A honey bee colony can be no better than its queen. Producing a good queen requires good bee genetics, nutrition, and successful mating with good drones. Queens may be produced in queen mating nucleus hives from larvae grafted from the beekeeper’s best honey bee stock or from supersedure or swarm cells found in existing bee hives. Queens may be produced entirely by the bees themselves if the beekeeper moves frames containing eggs and very young larvae and places them in a nucleus hive set-up to accept them. This nucleus hive is prepared a day in advance with frames of open brood, nurse bees, and frames containing pollen and honey. In this case, the hive may be considered a “walk-away” split, since it requires no attention by the beekeeper after it is set up. There are also non-grafting techniques for producing queens. Any of these methods area capable of producing good, productive queens. However, things can go wrong; and poor queens may result if conditions are not right. For example, the genetic mix of the queen and the drones she mates with must be well suited for the local environmental conditions. The nucleus colony must have adequate food to nourish the developing queen, particularly a diversity of pollens to provide all of the necessary proteins, vitamins, and minerals. There must be an adequate population of foraging worker bees to gather food if it is not supplied by the beekeeper. There must be plenty mature drones in the area for the queen to mate with. Finally, weather conditions must be suitable for the young queen to make her mating flights.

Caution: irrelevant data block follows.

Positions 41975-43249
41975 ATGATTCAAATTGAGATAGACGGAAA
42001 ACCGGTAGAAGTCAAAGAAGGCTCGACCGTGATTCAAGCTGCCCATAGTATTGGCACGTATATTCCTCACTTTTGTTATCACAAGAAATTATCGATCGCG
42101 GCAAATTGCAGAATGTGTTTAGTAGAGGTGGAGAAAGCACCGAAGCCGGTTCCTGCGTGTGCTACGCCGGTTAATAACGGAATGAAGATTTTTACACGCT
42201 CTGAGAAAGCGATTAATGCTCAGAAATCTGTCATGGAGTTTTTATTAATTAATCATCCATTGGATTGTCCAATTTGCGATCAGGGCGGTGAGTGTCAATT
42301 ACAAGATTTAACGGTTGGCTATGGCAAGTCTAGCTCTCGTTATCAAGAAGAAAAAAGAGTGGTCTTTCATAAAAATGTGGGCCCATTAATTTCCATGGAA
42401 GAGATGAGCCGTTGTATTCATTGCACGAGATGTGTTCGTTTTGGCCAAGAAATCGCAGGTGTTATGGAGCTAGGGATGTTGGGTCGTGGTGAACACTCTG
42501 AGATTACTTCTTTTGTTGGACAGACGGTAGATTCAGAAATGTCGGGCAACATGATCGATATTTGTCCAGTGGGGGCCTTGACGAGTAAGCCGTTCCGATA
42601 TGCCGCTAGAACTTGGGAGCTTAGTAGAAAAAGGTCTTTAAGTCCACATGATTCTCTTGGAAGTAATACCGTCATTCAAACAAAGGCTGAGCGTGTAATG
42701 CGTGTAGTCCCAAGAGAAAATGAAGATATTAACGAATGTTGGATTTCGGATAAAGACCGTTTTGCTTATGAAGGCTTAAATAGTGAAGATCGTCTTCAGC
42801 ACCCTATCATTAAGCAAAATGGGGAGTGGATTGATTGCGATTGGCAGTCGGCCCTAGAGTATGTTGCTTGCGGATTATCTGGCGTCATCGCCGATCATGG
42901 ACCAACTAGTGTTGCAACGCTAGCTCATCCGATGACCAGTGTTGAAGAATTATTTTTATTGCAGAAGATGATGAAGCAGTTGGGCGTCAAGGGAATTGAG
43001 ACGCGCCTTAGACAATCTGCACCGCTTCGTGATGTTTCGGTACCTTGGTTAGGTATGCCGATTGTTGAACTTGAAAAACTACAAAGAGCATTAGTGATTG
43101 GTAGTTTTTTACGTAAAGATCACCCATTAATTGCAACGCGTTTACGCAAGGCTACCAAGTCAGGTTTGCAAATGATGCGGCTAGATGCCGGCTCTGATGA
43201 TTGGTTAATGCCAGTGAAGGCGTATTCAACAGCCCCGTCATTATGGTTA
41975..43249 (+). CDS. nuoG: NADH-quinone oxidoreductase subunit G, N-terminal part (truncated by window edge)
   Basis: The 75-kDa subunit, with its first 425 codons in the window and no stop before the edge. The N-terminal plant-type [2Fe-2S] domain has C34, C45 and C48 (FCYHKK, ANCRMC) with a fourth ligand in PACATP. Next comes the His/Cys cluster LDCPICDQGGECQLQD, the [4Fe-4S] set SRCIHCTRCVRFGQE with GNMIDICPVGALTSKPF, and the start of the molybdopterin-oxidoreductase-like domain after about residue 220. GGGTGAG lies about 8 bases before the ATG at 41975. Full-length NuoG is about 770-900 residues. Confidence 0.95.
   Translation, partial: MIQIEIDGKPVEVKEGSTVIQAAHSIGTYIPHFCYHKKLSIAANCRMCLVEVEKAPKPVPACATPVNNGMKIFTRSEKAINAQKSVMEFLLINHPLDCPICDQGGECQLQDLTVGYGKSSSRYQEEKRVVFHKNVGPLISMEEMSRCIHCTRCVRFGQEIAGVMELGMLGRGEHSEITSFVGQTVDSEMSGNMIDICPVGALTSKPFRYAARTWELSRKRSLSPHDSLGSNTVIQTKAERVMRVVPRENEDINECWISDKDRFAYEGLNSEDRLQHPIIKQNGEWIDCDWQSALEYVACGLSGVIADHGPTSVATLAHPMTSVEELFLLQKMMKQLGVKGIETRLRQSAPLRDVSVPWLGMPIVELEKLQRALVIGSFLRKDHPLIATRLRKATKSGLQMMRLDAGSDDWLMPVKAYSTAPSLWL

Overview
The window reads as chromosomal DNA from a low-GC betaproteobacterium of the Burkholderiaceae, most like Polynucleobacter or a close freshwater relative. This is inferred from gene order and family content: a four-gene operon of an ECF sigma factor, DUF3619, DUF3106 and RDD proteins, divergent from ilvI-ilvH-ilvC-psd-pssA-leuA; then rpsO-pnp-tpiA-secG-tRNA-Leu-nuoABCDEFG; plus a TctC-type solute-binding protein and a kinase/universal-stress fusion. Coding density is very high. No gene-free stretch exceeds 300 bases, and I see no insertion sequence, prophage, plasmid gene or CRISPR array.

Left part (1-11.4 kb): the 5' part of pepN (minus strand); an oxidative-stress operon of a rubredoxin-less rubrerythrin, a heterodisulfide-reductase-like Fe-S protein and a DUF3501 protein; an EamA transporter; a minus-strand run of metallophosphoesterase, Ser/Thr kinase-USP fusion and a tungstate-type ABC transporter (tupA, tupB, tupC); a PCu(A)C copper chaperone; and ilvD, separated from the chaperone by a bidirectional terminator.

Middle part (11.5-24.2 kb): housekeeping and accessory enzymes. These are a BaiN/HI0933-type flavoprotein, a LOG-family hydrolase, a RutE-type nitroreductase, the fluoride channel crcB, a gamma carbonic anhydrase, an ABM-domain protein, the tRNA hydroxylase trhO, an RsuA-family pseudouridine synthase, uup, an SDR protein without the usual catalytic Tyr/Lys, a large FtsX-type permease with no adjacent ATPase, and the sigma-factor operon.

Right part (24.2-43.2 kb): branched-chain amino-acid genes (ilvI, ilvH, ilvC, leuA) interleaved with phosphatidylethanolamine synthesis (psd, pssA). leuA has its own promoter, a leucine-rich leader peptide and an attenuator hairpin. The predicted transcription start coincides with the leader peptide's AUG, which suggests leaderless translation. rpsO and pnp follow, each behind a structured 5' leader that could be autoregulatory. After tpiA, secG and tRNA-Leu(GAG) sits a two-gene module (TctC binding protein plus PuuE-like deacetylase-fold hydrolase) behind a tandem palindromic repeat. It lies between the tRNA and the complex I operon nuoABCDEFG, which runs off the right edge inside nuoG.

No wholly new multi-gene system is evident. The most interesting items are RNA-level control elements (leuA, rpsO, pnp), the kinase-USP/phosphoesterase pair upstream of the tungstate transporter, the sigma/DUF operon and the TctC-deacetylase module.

The first sign of the queen’s successful mating is the presence of eggs. Click of today’s photo to see a new, dark-colored queen that failed to develop into a productive egg laying “mother” for the colony. Actually she became smallest bee in the hive. Still, the workers are attracted to her pheromones and attend to her. She will be replaced.--Richard